Google says the majority of Chrome traffic is protected with HTTPS
Google has already used Cybersecurity Awareness Month to announced details of a new bug bounty program for Android apps, as well as a new Advanced Protection Program for G Suite users. Now the company has revealed that most web traffic in its Chrome web browser is protected by HTTPS.
The precise figures vary from platform to platform -- with ChromeOS and macOS faring the best -- but between 64 and 75 percent is now secured. Google humblebrags about the results of its mission to "secure the web, one site at a time," after opting to mark non-encrypted pages as being insecure.
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Both ChromeOS and macOS now have more than three quarters of Chrome traffic protected by HTTPS, while on Windows the figure is 66 percent. For Android, the figure drops to 64 percent, but there have been increases in the use of encryption for all platforms.
Google highlights the following statistics:
- 64 percent of Chrome traffic on Android is now protected, up from 42 percent a year ago.
- Over 75 percent of Chrome traffic on both ChromeOS and Mac is now protected, up from 60 percent on Mac and 67 percent on Chrome OS a year ago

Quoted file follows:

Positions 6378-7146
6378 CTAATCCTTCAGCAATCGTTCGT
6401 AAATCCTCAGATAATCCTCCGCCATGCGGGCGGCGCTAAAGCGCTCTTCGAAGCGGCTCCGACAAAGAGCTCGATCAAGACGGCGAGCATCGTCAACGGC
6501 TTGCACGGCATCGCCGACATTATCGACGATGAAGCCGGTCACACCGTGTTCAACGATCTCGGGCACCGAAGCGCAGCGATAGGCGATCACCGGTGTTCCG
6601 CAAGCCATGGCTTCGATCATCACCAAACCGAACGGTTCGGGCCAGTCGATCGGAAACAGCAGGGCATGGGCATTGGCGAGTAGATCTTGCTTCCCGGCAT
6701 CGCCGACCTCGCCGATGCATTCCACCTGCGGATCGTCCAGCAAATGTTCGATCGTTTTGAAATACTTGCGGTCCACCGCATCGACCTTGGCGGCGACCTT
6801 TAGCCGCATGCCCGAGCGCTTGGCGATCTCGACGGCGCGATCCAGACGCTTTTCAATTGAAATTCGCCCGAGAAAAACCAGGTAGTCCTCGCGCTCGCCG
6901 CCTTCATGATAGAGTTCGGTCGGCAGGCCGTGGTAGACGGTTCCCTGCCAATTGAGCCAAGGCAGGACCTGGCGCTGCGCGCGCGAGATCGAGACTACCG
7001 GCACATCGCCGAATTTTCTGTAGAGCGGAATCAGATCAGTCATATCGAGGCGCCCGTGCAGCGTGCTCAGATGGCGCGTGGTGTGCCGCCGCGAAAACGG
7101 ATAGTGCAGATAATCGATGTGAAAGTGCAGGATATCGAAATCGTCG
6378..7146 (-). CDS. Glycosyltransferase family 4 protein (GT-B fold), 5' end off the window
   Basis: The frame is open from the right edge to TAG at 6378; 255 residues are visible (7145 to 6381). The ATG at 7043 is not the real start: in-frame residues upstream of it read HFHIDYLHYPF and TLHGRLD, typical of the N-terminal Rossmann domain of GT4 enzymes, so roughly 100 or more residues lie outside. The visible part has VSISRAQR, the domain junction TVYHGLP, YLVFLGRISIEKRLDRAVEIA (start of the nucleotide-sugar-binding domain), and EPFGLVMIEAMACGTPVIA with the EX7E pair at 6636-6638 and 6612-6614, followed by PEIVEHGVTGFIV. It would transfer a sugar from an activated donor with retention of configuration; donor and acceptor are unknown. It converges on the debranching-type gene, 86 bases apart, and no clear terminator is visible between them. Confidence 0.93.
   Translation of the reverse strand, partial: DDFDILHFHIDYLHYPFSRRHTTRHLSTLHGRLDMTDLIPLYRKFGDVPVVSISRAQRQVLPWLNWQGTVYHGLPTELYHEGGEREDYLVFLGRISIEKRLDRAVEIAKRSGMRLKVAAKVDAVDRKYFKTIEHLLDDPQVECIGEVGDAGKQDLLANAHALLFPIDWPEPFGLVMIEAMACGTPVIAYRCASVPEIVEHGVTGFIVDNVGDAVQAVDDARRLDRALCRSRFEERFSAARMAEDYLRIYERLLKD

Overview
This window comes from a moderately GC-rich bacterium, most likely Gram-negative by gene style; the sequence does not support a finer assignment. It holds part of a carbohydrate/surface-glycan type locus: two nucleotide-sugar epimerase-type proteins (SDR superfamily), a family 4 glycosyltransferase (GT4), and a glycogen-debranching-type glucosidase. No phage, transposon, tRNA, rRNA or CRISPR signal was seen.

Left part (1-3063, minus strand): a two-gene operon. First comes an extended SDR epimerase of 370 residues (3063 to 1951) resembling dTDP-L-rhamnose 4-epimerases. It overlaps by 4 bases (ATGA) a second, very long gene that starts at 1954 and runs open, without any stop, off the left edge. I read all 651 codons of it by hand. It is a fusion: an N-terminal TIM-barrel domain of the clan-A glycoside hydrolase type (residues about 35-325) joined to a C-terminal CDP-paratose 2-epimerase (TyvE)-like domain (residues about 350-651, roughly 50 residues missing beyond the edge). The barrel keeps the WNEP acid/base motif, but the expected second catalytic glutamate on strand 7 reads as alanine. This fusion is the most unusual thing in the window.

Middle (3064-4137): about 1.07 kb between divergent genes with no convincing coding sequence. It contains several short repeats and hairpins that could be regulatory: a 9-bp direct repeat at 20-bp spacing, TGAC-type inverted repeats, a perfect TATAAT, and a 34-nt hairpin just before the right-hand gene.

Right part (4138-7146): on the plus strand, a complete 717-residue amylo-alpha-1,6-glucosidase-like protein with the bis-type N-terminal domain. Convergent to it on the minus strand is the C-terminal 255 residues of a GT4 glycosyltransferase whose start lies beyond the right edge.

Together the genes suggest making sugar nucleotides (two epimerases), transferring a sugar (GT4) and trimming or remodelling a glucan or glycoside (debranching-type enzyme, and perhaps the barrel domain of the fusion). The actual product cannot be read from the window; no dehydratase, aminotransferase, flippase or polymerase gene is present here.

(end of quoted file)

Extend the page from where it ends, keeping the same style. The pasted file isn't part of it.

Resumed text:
- 71 of the top 100 sites on the web use HTTPS by default, up from 37 a year ago
The company says that its decision to mark non-HTTPS sites as insecure help to drive these figures up:
About a year ago, we announced that we would begin marking all sites that are not encrypted with HTTPS as “not secure” in Chrome. We wanted to help people understand when the site they're on is not secure, and at the same time, provide motivation to that site's owner to improve the security of their site. We knew this would take some time, and so we started by only marking pages without encryption that collect passwords and credit cards. In the next phase, we began showing the "not secure" warning in two additional situations: when people enter data on an HTTP page, and on all HTTP pages visited in Incognito mode.
To encourage more site owners to migrate to HTTPS, Google points out that Let's Encrypt -- which it sponsors -- is free. The company also says: "Google also recently announced managed SSL for Google App Engine, and has started securing entire top-level Google domains like .foo and .dev by default with HSTS. These advances help make HTTPS automatic and painless, to make sure we’re moving towards a web that’s secure by default."